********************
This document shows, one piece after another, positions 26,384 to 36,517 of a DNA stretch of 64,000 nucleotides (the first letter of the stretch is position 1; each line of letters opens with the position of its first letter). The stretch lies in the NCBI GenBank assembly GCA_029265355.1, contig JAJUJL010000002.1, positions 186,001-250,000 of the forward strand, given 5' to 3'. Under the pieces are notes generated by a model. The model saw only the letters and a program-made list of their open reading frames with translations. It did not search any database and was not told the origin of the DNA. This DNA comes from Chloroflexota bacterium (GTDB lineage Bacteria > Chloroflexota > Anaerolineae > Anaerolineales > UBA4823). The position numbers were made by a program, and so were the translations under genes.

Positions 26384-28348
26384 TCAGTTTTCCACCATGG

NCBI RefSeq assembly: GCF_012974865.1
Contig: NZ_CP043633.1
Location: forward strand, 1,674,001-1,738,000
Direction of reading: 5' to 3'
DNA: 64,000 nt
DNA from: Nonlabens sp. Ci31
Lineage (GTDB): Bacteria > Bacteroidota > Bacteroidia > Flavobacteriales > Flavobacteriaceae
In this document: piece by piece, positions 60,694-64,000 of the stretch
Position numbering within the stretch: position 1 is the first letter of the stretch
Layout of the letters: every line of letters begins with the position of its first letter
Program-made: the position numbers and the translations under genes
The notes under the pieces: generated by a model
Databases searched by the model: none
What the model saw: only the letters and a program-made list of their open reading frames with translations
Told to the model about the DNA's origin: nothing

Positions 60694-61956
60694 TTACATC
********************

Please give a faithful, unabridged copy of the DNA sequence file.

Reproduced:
This document shows, one piece after another, positions 26,384 to 36,517 of a DNA stretch of 64,000 nucleotides (the first letter of the stretch is position 1; each line of letters opens with the position of its first letter). The stretch lies in the NCBI GenBank assembly GCA_029265355.1, contig JAJUJL010000002.1, positions 186,001-250,000 of the forward strand, given 5' to 3'. Under the pieces are notes generated by a model. The model saw only the letters and a program-made list of their open reading frames with translations. It did not search any database and was not told the origin of the DNA. This DNA comes from Chloroflexota bacterium (GTDB lineage Bacteria > Chloroflexota > Anaerolineae > Anaerolineales > UBA4823). The position numbers were made by a program, and so were the translations under genes.

Positions 26384-28348
26384 TCAGTTTTCCACCATGG

NCBI RefSeq assembly: GCF_012974865.1
Contig: NZ_CP043633.1
Location: forward strand, 1,674,001-1,738,000
Direction of reading: 5' to 3'
DNA: 64,000 nt
DNA from: Nonlabens sp. Ci31
Lineage (GTDB): Bacteria > Bacteroidota > Bacteroidia > Flavobacteriales > Flavobacteriaceae
In this document: piece by piece, positions 60,694-64,000 of the stretch
Position numbering within the stretch: position 1 is the first letter of the stretch
Layout of the letters: every line of letters begins with the position of its first letter
Program-made: the position numbers and the translations under genes
The notes under the pieces: generated by a model
Databases searched by the model: none
What the model saw: only the letters and a program-made list of their open reading frames with translations
Told to the model about the DNA's origin: nothing

Positions 60694-61956
60694 TTACATC